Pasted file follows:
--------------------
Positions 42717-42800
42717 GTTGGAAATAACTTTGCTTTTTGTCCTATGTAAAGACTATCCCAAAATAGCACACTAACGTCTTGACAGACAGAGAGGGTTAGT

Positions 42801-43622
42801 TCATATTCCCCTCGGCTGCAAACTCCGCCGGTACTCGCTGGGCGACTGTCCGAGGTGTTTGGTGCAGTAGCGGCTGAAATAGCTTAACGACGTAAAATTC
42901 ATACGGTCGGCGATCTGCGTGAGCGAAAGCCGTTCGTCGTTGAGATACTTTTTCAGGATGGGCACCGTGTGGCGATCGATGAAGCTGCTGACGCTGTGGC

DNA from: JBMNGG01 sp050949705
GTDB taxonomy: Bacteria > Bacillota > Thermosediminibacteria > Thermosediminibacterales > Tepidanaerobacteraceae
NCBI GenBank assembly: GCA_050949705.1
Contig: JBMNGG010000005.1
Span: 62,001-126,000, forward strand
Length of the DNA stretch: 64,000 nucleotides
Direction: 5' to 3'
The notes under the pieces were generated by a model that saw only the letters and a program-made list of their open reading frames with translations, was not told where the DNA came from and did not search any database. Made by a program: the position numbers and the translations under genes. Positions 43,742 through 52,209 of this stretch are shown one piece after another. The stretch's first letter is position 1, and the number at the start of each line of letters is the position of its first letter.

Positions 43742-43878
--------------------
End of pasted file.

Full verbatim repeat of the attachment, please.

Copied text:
Positions 42717-42800
42717 GTTGGAAATAACTTTGCTTTTTGTCCTATGTAAAGACTATCCCAAAATAGCACACTAACGTCTTGACAGACAGAGAGGGTTAGT

Positions 42801-43622
42801 TCATATTCCCCTCGGCTGCAAACTCCGCCGGTACTCGCTGGGCGACTGTCCGAGGTGTTTGGTGCAGTAGCGGCTGAAATAGCTTAACGACGTAAAATTC
42901 ATACGGTCGGCGATCTGCGTGAGCGAAAGCCGTTCGTCGTTGAGATACTTTTTCAGGATGGGCACCGTGTGGCGATCGATGAAGCTGCTGACGCTGTGGC

DNA from: JBMNGG01 sp050949705
GTDB taxonomy: Bacteria > Bacillota > Thermosediminibacteria > Thermosediminibacterales > Tepidanaerobacteraceae
NCBI GenBank assembly: GCA_050949705.1
Contig: JBMNGG010000005.1
Span: 62,001-126,000, forward strand
Length of the DNA stretch: 64,000 nucleotides
Direction: 5' to 3'
The notes under the pieces were generated by a model that saw only the letters and a program-made list of their open reading frames with translations, was not told where the DNA came from and did not search any database. Made by a program: the position numbers and the translations under genes. Positions 43,742 through 52,209 of this stretch are shown one piece after another. The stretch's first letter is position 1, and the number at the start of each line of letters is the position of its first letter.

Positions 43742-43878